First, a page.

Thursday, May 7, 2009

Housing in Japan

I want to introduct something about .

This building is public housing provided by the government of Tokyo.

A house with an old-style thatched roof near Mount Mitake, Tokyo.
Housing in Japan includes modern and traditional styles. Two patterns of residences are predominant in contemporary Japan: the single-family detached house and the multiple-unit building, either owned by an individual or corporation and rented as apartments to tenants, or owned by occupants. In Japan, multiple-unit blocks are referred to as one of two types: 1) Apaato (?????older buildings, which are usually only a few stories in height, without a central secure entrance 2) Manshon (?????) modern buildings with multiple floors, elevators, and a communal secure gate, with centralised postboxes; they are usually more sturdily built than aparto, normally of reinforced concrete (RC) construction[1]. Additional kinds of housing, especially for unmarried people, include boarding houses (which are popular among college students), dormitories (common in companies), and barracks (for members of the Self-Defense Forces, police and some other public employees).
1 Housing statistics
2 Interior design
2.1 Traditional homes
2.2 Modern homes
2.3 Genkan
2.4 Toilet
2.5 Kitchen
2.6 Bathroom
2.7 Washitsu
2.8 One room mansion
3 Utilities
3.1 Heating
3.2 Electricity
3.3 Security
4 Automobiles
5 Construction
5.1 Construction materials
5.2 Housing regulations
6 Living patterns
7 Home ownership
8 Home and apartment rental
8.1 Guest Houses
9 Company housing
10 Traditional housing
11 Homelessness
12 References
13 See also
14 External links
Housing statistics
Figures from the 2003 Housing and Land Survey conducted by the Ministry of Internal Affairs and Communications indicate that Japan had 53,891,000 housing units at the time. Of these, 46,863,000 (87.0%) were occupied and 7,028,000 (13.0%) unoccupied. Of the occupied units, 28,666,000 (61.2%) were owned by the resident household, 45,258,000 units (96.6%) were used exclusively for living and 1,605,000 units (3.4%) were used both for living and commercial purposes. The average number of rooms per unit of housing was 4.77, the average total floor area in was 94.85square meters (28.69 tsubo; 1,021.0sqft) and the average number of people per room was 0.56.[2] Of the units used exclusively for living, 10,893,000 (24.1%) were equipped with an automatic smoke detector. As of 2003, 17,180,000 housing units (36.7%) are classified by the Japan Ministry of Internal Affairs and Communication as being located in urban areas while 27,553,000 housing units (58.8%) are located in rural areas [3]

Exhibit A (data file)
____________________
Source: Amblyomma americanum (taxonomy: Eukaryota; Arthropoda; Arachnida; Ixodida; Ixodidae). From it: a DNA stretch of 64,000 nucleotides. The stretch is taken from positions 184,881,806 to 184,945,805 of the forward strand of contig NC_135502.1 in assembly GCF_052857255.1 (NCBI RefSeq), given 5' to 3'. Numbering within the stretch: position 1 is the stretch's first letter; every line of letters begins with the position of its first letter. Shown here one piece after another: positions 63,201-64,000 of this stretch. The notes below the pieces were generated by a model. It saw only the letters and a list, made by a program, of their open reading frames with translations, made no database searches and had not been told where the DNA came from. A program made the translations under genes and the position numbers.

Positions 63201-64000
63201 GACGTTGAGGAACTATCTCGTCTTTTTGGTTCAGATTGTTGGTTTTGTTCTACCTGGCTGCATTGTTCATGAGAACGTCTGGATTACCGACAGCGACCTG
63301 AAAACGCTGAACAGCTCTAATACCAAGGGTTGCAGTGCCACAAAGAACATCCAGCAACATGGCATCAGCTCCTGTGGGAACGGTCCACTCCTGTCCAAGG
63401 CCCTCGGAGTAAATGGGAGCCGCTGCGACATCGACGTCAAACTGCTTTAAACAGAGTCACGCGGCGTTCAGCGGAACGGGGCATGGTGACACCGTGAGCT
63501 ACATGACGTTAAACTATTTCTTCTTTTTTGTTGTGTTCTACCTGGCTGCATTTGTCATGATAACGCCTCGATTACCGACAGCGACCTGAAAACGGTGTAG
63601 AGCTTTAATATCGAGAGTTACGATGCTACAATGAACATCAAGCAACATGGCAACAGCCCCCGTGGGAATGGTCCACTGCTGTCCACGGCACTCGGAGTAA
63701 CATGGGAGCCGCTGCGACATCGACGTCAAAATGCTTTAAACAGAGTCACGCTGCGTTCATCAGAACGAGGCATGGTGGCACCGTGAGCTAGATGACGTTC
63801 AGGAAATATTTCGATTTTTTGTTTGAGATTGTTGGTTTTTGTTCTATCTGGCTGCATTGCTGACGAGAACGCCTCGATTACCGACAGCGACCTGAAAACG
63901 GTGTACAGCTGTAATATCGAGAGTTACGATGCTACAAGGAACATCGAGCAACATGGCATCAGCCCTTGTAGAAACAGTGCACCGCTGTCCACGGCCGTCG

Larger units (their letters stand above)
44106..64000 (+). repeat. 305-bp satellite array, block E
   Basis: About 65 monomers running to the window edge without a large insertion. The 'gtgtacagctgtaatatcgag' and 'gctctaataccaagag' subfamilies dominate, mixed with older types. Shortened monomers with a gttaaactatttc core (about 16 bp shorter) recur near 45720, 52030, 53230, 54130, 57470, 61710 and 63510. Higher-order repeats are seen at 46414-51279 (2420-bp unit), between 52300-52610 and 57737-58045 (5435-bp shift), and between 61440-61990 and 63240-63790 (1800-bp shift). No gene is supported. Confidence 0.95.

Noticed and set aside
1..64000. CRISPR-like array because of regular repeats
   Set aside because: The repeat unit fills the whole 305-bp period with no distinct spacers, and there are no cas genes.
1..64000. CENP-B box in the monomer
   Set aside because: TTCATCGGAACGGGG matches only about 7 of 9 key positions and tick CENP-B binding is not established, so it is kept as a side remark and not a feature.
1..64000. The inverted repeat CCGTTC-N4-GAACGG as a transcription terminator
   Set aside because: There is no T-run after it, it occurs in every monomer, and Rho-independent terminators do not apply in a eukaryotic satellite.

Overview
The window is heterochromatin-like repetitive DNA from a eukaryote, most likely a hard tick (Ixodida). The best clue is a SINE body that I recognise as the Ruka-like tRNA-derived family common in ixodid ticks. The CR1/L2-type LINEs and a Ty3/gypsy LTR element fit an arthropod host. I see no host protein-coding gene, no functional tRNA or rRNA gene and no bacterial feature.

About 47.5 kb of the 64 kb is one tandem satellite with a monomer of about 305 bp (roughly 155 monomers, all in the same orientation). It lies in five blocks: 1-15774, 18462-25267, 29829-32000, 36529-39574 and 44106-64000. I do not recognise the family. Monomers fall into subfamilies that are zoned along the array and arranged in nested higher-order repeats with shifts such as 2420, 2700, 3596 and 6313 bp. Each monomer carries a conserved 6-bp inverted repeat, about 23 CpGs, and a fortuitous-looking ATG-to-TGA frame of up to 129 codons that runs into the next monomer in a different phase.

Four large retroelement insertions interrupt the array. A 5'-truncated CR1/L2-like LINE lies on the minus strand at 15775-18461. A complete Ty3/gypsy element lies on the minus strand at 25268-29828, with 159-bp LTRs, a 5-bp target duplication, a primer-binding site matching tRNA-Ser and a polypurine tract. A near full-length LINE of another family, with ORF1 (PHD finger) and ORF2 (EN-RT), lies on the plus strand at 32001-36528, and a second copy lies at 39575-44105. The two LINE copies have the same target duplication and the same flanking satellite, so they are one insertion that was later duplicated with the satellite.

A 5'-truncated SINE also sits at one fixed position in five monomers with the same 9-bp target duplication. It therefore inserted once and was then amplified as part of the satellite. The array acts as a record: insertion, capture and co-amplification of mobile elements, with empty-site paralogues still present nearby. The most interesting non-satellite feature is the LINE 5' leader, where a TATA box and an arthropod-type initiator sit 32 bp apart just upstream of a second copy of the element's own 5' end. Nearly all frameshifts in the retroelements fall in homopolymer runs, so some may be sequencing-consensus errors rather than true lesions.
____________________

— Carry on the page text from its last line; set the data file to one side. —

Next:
Interior design
Traditional homes
Traditional Japanese housing does not have a designated utility for each room aside from the entrance area (genkan, ??), kitchen, bathroom, and toilet. Any room can be a living room, dining room, study, or bedroom. This is possible because all the necessary furniture is portable, being stored in oshiire, a small section of the house used for storage. It is important to note that in Japanese, living room is expressed as i-ma, living "space". This is because the size of a room can be changed by altering the partitioning. Large traditional houses often have only one ima (living room/space) under the roof, while kitchen, bathroom, and toilet are attached on the side of the house as extensions.
Somewhat similar to modern offices, partitions within the house are created by fusuma, sliding doors made from wood and paper, which are portable and easily removed. Fusuma seal each partition from top to bottom so it can create a mini room within the house. On the edge of a house are r?ka, wooden floored passages, that are similar to hallways. R?ka and ima are partitioned by sh?ji, sliding and portable doors that are also made from paper and wood. Unlike fusuma, paper used for sh?ji are very thin so outside light can pass through into the house. This was before glass was used for sliding doors. R?ka and outside of the house are either partitioned by walls or portable wooden boards that are used to seal the house at night. Extended roofs protect the r?ka from getting wet when it rains, except during typhoon season where the house gets sealed completely. Roofs of traditional houses in Japan are made of wood and clay, with tiles or thatched areas on top.
For large gatherings, these partitions are removed to create one large meeting room. During a normal day, partitions can create much smaller and more manageable living spaces. Therefore, kitchen, bathroom, toilet, and genkan with one multipurpose living space create one complete Japanese housing unit. However, the bathroom, toilet, and even kitchen can be communal. (See Sent?.) Therefore, the minimum...(and so on) To get More information , you can visit some products about multi mode attenuator, nightlight pest repeller, . The products should be show more here!

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